Thieves using new tech to 'silently' steal cars from driveways - You won't even know they were there'

Car thief uses a screwdriver on car door

Thieves have found ways to break into cars without causing any damage

Sam Montgomery

By Sam Montgomery

Published: 30/05/2023

- 17:04

Criminals harness technology to silently steal vehicles from under homeowner’s noses

Keyless car thefts are rising dramatically due to criminals deploying methods that simply amplify the signal from fobs left in homes to unlock the nearby vehicle.

The latest Office for National Statistics (ONS) figures reveal that there were 130,389 vehicles thefts registered in 2022, up 25 per cent on the previous year.

AA Insurance Services have raised the alarm on this increase, informing the Times that "usually two thieves will work together. One holds a transmitter and stands next to the car while the other stands close to the property holding an amplifier.

They said: “The amplifier can boost the signal from the key and send it to the transmitter. The transmitter essentially becomes a ghost key and tricks the car into thinking the real key is nearby. This then opens the car and allows it to be driven away without causing any damage.”

White Land RoverLand Rovers were three times more likely to be stolen than a Mercedes-BenzPexels

Thieves are disguising the amplifier as hardware such as old Nokia phones, Bluetooth speakers or Nintendo Game Boys.

President of the AA, Edmund King, told the Telegraph in August last year that ever since his wife’s £50,000 Lexus was stolen, he hides his keyless car key fob in a secured pouch in the microwave.

If it were up to King, cars would be made with the option for old school car keys, as he lamented: “Are we that lazy that we cannot press a button on a key fob or turn a key if it protects us?”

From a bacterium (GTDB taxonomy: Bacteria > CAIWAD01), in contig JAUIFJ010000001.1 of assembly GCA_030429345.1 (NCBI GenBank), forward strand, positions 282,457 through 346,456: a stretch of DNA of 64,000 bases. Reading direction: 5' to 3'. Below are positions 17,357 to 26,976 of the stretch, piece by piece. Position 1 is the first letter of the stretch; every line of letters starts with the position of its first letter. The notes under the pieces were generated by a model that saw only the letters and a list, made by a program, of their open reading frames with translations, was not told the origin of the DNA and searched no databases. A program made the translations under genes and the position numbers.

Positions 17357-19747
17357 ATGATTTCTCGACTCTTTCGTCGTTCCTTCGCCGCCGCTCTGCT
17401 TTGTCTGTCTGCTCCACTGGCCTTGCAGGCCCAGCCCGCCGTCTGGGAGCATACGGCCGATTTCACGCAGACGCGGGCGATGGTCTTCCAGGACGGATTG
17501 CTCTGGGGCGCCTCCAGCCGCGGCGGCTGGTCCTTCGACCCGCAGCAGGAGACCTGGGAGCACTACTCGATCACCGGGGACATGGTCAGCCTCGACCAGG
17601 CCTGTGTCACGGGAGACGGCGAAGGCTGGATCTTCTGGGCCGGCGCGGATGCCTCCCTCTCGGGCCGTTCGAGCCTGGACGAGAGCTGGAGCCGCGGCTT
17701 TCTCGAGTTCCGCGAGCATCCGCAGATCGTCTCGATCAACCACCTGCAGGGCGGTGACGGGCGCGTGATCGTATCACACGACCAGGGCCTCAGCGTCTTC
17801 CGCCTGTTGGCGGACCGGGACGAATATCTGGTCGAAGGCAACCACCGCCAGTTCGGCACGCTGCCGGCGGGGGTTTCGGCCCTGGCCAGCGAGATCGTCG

Should you wish to foil criminals without resorting to canning the keyless fob or using the microwave, then experts have pointed to metal lined boxes or wrapping the fob in tin foil.

The Ford Fiesta was the UK’s most stolen model of car in 2022 at 5,079 vehicles stolen, up 53 per cent, while second place went to Land Rover Range Rover with 5,533, according to the Driver and Vehicle Licensing Agency (DVLA) figures.

Demand has been partly spurred by Ford’s decision to cease production on the Ford Fiesta model from next month, in favour of a new electric vehicle.

In data obtained from the Driver and Vehicle Licensing Agency (DVLA) by, it was reported that 8,284 of the 896,948 licensed Land Rovers had been stolen, adding up to one in every hundred Land Rovers.

ford fiesta

Ford Fiesta were 2022's most stolen car model


Thieves target keyless cars for they are often both easier to steal and tend to be more expensive vehicles.

Some victims of relay theft have reported being fobbed off by some insurance companies, with 10 drivers taking their cases to the Financial Ombudsman Service in 2022 to secure payout funds.

The West Midlands saw the most car thefts across the UK, with 251 out of every 100,000 cars taken, while Dyfed in Wales had the lowest rate of thefts, with just 22 per 100,000 vehicles were stolen.

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